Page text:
A beautiful and distinguished family.
A private island.
A brilliant, damaged girl; a passionate, political boy.
A group of four friends—the Liars—whose friendship turns destructive.
A revolution. An accident. A secret.
Lies upon lies.
Sometimes, it’s best to let the hype die down before reading a book. When We Were Liars was published in 2014, everyone was talking about it. Unfortunately, spoilers were flying around so I lost interest. Now, five years later and not remembering much of that, I was able to read this with an almost clean slate. And what can I say: without that kind of baggage, I really enjoyed this book – much more than I would have, had I read it back then.
It’s a simple book, rather short and contained. A quiet book, a melancholic one, written beautifully. A perfect summer read. At least on the surface. It’s also an iceberg, going much much deeper than meets the eye. A well-wrought still life of a broken family that is entertaining, mysterious, and shocking.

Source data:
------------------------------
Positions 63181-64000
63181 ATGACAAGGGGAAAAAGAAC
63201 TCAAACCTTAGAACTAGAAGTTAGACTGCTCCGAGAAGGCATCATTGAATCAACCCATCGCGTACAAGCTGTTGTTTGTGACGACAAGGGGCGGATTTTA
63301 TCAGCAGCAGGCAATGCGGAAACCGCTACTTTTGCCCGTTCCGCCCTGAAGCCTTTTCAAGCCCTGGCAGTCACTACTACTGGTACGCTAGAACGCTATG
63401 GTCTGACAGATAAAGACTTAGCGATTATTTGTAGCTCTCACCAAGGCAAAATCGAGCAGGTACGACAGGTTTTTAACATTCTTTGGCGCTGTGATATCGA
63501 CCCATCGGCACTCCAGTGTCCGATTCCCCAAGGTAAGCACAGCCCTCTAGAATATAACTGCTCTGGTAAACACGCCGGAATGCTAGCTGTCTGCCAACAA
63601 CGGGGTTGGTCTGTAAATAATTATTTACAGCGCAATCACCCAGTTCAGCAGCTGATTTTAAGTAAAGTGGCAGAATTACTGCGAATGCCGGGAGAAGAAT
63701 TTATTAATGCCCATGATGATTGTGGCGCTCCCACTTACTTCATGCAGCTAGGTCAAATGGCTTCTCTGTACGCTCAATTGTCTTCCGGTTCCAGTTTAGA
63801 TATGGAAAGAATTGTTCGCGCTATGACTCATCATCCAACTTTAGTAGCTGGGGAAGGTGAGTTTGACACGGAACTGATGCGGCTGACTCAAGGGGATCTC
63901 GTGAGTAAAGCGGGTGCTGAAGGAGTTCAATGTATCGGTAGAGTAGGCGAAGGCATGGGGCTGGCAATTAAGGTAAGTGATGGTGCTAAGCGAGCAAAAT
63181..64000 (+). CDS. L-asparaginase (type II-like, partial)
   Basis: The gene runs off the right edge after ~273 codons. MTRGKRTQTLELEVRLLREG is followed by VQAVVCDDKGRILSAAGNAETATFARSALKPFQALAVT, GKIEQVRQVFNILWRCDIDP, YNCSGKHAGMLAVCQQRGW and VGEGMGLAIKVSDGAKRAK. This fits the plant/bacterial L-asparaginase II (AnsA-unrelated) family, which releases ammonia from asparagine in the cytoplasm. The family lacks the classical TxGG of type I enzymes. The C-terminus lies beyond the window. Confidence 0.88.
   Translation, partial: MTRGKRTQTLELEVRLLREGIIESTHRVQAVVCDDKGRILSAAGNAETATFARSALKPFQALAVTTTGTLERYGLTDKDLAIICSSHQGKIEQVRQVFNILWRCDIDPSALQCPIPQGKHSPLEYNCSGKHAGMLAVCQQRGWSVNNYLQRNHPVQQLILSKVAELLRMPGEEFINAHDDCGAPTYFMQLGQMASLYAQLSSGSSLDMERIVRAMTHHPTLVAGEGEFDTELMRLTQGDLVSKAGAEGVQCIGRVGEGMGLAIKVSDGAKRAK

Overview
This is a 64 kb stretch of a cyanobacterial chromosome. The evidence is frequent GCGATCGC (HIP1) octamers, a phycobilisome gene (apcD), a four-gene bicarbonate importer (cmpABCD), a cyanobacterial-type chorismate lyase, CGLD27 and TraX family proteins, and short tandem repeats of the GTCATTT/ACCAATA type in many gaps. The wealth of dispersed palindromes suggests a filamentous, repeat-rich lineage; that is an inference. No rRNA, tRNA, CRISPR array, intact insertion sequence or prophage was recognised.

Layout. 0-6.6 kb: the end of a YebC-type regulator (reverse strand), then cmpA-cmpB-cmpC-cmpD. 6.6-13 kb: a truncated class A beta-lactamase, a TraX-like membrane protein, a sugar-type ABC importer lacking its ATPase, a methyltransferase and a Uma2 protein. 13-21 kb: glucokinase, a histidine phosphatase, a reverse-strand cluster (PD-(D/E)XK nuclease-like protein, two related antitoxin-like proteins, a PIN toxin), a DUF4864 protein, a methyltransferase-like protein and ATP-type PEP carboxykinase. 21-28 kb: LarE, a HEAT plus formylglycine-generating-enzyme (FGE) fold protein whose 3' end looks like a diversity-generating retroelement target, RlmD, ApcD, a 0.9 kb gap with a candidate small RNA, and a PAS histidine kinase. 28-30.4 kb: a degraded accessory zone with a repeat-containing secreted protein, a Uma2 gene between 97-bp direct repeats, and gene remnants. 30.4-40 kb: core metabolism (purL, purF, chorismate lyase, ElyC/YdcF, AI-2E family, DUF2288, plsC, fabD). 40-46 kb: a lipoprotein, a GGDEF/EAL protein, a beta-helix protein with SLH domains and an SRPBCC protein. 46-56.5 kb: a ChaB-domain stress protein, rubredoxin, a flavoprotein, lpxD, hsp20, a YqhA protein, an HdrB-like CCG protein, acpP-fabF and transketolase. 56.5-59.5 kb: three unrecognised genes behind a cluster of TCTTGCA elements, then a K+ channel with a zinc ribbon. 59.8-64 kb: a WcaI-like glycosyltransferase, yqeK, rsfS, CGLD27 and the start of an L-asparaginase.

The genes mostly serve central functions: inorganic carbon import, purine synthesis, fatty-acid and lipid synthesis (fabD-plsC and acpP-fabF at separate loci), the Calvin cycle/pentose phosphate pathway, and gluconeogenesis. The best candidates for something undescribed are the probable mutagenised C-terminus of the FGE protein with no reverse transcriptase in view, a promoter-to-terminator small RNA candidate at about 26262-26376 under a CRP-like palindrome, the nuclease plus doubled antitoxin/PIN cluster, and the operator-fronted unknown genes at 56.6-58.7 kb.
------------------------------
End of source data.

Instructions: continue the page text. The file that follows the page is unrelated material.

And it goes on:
I loved the writing and the narrative that was coaxed into existence: a protagonist trying to figure out what happened to her on the private summer island in the midst of her family and friends. I love stories that play with memory loss, that have you question everyone and everything, that make you spin theories, that have you fully immersed when slowly but steadily the loose threads are coming together. This one was no exception, though a certain something was still missing for me.
I also like the other topics that were addressed, namely issues such as racism, privilege, jealousy, greed, first love, and friendship. These were tightly and organically knitted into the very fabric of the story, making it a great multilayered read.